Books that Changed Humanity is an initiative of the Humanities Research Centre, based at the Australian National University. The HRC invites experts to introduce and lead discussion of major texts from a variety of cultural traditions, all of which have informed the way we understand ourselves both individually and collectively as human beings.
Join us as Dr Kate Flaherty (Australian National University) explores William Shakespeare's relationship with text throughout history in Is Shakespeare a Book?
In early April of 2016 a multitude of international news outlets reported the ‘discovery’ of a copy of Shakespeare’s First Folio in a stately home on the Scottish Isle of Bute. The scale of excitement reflects Shakespeare’s ongoing influence on the human imagination. The press also registered wonder that we can hold in our hands an object closely connected with the poet and playwright of 400 years ago. But how is the First Folio connected with Shakespeare? It is certain he never held a copy in his hands; it was published by his colleagues seven years after he died. Yet there are many plays - Macbeth and Julius Caesar among them - which we would not have today were it not for this famous book. This paper tells a story of how Shakespeare’s relationship with text has been understood through history, and reveals the benefits and limitations of understanding Shakespeare as a book.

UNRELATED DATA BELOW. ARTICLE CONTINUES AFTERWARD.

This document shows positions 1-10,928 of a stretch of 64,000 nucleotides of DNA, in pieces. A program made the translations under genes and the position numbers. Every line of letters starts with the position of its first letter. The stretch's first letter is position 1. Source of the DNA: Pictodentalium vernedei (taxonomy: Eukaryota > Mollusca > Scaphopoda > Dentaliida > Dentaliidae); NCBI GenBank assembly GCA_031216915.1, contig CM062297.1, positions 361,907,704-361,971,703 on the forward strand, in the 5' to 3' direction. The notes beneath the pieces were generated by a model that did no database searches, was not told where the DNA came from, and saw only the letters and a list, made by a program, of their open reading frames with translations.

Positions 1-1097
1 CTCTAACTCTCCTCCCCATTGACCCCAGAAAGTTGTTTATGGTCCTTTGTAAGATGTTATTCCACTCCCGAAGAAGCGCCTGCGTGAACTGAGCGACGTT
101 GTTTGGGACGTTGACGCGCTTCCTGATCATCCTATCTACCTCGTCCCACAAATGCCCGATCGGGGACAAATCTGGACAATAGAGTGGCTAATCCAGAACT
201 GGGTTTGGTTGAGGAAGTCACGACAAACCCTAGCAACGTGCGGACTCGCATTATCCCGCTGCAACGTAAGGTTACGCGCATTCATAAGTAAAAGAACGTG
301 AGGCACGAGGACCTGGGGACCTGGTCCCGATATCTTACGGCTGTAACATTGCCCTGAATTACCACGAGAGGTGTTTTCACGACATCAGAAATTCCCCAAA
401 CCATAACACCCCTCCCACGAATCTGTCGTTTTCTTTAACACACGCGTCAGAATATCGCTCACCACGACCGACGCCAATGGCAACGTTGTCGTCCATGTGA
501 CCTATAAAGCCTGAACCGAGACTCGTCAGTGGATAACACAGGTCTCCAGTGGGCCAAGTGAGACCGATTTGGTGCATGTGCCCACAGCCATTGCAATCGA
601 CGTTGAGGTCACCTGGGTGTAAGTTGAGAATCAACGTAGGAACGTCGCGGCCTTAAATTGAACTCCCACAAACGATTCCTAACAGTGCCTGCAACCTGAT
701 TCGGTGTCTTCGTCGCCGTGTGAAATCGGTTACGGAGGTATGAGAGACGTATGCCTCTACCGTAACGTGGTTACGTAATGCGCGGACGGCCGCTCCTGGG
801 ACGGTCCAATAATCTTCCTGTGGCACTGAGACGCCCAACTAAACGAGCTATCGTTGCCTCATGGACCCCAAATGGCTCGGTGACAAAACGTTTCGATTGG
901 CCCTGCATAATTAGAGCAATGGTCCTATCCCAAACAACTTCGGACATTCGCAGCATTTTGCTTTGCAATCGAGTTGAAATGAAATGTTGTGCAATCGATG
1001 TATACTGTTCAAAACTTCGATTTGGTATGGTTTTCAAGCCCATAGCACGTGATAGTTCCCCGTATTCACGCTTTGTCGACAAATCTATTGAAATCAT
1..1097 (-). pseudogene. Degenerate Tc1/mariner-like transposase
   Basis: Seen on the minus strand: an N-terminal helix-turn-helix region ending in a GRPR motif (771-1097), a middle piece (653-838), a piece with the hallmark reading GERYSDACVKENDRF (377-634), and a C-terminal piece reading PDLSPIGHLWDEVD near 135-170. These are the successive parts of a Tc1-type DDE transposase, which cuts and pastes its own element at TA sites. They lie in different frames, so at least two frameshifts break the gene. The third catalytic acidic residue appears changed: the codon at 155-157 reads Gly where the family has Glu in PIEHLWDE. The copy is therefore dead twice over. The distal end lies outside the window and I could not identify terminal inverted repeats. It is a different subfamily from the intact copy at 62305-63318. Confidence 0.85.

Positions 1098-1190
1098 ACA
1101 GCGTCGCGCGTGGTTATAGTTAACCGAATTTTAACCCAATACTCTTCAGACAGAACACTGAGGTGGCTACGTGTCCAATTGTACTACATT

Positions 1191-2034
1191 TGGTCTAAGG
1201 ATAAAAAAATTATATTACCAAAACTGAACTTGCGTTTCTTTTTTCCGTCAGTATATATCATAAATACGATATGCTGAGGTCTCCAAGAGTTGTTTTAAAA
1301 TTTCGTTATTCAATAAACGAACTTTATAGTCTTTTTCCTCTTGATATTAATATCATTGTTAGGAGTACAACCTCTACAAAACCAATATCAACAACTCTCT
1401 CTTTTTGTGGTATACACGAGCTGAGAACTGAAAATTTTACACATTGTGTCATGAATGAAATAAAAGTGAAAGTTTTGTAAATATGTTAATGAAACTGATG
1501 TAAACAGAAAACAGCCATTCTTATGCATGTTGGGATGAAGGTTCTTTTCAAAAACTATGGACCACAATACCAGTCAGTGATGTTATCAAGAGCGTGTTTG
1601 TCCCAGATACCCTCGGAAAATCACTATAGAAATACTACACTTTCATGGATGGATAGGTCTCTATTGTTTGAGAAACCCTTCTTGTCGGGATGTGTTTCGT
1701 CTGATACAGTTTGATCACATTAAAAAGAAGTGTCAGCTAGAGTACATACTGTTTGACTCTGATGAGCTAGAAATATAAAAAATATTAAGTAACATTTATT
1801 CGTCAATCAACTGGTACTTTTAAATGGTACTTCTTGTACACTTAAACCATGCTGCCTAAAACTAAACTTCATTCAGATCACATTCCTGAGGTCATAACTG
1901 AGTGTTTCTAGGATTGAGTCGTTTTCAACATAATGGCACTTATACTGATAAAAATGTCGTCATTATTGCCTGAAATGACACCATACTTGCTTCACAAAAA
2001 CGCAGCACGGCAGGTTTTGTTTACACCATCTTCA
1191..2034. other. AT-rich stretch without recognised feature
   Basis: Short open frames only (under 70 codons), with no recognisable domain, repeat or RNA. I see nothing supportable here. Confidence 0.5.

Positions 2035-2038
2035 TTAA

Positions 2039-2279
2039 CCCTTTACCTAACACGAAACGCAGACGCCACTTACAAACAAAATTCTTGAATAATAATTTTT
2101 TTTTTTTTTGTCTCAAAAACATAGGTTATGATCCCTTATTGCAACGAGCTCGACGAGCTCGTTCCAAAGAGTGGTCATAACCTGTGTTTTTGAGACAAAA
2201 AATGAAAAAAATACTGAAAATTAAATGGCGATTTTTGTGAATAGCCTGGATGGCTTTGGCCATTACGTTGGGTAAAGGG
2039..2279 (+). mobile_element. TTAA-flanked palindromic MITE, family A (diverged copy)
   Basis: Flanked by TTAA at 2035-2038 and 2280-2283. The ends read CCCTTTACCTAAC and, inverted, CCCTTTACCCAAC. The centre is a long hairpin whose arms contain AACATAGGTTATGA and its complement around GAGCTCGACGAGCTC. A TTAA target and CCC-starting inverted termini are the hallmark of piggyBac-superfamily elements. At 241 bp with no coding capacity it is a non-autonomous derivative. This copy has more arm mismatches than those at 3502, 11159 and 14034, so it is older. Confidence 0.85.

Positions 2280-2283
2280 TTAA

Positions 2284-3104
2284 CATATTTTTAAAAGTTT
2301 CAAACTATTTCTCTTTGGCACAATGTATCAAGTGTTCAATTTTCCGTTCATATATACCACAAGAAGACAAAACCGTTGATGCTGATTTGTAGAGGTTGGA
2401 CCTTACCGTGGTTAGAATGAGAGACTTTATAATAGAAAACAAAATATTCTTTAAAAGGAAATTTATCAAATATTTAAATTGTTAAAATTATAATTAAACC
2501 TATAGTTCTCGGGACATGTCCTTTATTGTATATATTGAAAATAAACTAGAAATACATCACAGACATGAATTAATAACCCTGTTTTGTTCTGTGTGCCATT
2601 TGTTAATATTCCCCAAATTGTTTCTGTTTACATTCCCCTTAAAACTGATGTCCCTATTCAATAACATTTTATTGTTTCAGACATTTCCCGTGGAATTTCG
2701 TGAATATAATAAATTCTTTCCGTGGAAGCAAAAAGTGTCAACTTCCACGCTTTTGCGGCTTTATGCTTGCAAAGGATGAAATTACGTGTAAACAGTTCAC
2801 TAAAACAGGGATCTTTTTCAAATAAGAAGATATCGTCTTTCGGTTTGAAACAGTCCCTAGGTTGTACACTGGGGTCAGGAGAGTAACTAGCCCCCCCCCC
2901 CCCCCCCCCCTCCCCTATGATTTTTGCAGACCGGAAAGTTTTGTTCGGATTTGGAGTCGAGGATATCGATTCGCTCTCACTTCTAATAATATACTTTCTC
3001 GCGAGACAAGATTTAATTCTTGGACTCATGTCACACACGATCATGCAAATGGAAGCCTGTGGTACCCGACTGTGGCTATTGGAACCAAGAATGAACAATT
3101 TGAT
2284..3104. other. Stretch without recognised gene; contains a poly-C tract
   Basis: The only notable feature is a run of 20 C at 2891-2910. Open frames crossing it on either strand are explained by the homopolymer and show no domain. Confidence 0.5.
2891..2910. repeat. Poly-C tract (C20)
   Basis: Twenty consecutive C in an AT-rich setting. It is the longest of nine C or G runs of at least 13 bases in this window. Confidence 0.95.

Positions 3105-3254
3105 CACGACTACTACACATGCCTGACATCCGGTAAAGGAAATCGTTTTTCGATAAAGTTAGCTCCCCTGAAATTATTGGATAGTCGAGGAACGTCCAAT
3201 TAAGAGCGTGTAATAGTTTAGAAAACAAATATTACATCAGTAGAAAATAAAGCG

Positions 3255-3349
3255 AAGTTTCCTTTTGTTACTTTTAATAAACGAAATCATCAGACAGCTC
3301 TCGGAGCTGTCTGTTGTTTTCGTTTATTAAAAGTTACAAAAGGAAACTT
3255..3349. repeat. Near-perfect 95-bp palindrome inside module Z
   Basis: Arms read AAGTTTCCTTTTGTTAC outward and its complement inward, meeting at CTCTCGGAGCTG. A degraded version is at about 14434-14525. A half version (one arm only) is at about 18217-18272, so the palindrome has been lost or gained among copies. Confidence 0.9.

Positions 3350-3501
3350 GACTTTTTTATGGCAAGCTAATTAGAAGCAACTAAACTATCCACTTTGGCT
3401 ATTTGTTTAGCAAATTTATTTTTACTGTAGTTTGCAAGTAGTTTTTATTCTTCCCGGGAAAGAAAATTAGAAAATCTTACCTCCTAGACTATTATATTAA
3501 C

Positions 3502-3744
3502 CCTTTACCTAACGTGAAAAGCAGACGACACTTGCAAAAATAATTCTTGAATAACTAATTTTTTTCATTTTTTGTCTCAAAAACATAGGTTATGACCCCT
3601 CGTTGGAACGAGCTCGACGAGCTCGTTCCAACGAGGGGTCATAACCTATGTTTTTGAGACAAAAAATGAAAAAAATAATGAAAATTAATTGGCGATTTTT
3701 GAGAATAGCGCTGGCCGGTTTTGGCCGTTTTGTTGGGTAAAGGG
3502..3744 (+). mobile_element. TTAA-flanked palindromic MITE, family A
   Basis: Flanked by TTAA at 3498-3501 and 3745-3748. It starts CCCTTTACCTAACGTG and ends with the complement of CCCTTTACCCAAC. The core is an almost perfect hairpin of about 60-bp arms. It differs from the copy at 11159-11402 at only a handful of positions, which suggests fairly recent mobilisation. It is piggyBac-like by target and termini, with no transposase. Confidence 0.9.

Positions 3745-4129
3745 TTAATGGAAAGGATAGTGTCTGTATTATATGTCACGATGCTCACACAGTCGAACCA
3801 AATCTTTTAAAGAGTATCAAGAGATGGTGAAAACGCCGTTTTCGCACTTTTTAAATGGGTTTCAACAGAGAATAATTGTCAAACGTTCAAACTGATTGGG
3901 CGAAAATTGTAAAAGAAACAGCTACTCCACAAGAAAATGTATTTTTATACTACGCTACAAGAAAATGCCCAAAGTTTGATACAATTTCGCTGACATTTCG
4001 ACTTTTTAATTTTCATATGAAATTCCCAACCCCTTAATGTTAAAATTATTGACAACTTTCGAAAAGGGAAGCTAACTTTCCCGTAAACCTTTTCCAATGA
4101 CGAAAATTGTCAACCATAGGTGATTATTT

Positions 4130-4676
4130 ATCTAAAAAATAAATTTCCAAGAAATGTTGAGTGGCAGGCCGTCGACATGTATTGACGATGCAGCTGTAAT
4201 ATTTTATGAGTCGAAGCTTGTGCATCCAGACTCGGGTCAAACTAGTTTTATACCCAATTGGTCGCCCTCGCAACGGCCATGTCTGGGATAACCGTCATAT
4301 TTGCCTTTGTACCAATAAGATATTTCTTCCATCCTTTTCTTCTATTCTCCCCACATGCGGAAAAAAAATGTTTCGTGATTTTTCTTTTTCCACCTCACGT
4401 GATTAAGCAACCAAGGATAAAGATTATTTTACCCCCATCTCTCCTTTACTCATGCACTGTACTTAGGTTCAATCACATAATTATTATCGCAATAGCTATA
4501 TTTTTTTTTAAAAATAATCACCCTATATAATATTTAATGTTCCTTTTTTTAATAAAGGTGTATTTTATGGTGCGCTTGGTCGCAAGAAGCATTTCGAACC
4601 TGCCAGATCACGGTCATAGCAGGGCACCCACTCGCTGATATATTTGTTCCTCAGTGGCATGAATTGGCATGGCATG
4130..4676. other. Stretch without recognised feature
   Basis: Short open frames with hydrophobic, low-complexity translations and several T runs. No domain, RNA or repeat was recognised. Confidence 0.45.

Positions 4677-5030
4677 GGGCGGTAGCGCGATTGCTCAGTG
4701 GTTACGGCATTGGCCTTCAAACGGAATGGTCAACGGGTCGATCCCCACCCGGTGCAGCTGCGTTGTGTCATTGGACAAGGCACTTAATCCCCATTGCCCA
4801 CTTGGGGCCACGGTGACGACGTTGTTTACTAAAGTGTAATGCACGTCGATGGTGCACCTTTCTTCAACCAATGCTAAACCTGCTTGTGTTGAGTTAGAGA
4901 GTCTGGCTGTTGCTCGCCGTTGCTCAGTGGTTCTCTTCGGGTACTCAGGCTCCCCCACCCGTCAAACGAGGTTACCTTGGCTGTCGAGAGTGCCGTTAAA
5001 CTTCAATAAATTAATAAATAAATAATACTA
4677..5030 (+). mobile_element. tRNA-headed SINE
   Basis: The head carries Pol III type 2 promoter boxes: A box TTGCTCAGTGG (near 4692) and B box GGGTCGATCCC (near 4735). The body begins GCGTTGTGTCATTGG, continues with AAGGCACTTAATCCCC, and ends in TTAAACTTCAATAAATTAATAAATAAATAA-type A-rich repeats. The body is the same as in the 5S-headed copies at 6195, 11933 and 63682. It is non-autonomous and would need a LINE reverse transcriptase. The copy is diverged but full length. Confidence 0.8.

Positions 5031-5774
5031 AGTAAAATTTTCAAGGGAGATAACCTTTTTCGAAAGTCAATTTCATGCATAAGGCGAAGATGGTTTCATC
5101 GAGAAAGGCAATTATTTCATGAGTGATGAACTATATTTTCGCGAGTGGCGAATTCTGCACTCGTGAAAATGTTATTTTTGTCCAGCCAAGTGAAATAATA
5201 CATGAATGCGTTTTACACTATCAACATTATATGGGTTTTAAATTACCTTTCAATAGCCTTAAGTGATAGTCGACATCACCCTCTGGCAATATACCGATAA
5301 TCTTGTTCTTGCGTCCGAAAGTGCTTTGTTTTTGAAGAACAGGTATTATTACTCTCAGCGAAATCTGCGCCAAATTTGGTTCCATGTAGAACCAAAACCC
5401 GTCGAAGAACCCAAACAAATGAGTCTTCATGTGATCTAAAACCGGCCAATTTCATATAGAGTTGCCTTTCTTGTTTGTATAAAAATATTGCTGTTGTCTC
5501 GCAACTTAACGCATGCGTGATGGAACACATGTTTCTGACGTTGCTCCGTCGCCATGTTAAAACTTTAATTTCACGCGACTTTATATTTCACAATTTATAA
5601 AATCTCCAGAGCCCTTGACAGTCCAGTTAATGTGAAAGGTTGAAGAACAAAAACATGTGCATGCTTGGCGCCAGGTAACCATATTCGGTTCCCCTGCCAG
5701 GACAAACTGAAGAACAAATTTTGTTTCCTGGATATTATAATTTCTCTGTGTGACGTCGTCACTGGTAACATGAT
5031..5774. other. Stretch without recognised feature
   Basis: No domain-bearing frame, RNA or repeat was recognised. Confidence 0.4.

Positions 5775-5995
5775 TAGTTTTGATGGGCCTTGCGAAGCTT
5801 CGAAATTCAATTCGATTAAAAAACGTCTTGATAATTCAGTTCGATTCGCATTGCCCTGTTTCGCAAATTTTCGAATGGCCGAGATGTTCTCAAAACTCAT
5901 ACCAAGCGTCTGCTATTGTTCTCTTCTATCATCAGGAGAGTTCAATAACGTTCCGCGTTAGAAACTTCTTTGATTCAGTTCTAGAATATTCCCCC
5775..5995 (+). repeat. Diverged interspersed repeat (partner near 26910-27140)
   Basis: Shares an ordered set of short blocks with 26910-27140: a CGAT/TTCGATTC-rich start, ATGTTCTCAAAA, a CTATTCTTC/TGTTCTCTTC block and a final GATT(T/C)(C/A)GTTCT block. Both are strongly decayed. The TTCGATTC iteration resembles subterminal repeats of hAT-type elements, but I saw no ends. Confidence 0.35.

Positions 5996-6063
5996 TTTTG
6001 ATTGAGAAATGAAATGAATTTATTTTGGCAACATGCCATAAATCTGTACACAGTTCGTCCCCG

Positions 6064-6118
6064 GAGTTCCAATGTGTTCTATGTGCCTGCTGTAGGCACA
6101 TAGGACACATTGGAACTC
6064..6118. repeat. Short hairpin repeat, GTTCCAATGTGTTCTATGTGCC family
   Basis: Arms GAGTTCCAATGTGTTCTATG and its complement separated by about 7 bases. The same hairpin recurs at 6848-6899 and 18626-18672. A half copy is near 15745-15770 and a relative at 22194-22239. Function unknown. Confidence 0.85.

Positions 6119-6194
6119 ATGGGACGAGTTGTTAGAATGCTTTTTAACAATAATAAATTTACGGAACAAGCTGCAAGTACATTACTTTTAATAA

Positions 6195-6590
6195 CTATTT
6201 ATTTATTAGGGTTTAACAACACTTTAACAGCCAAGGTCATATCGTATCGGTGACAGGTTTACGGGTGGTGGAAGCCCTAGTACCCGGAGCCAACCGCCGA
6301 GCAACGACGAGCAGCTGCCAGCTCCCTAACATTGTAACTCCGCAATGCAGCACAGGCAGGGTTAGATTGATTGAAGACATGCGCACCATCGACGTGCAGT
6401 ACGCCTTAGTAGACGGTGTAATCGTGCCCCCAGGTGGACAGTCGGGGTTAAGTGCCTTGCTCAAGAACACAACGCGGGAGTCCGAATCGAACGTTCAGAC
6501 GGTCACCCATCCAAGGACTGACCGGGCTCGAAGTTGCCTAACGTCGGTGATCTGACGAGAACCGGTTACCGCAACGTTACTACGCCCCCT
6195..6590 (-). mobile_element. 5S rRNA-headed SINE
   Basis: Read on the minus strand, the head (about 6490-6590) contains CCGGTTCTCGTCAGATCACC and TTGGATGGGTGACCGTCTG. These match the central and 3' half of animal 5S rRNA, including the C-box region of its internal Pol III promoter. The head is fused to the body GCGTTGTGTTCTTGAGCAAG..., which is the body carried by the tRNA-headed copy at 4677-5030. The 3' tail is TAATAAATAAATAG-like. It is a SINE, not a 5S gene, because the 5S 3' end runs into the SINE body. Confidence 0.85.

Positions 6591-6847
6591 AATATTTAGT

All members of the public are welcome to come, listen, and share their thoughts over a friendly glass of wine.
Kate Flaherty is Lecturer in English and Drama at the Australian National University. She researches how Shakespeare’s works play on the stage of public culture. Her monograph Ours as we play it: Australia plays Shakespeare (UWAP, 2011) examines three plays in performance in contemporary Australia. Her more recent work investigates the interplay of Shakespearean drama with education, imperial cultural politics, and female creative agency in colonial Australia. She has been published in a variety of journals including Contemporary Theatre Review, New Theatre Quarterly, Australian Studies and Shakespeare Survey. Kate loves to share her research and speaks frequently at public events and school workshops.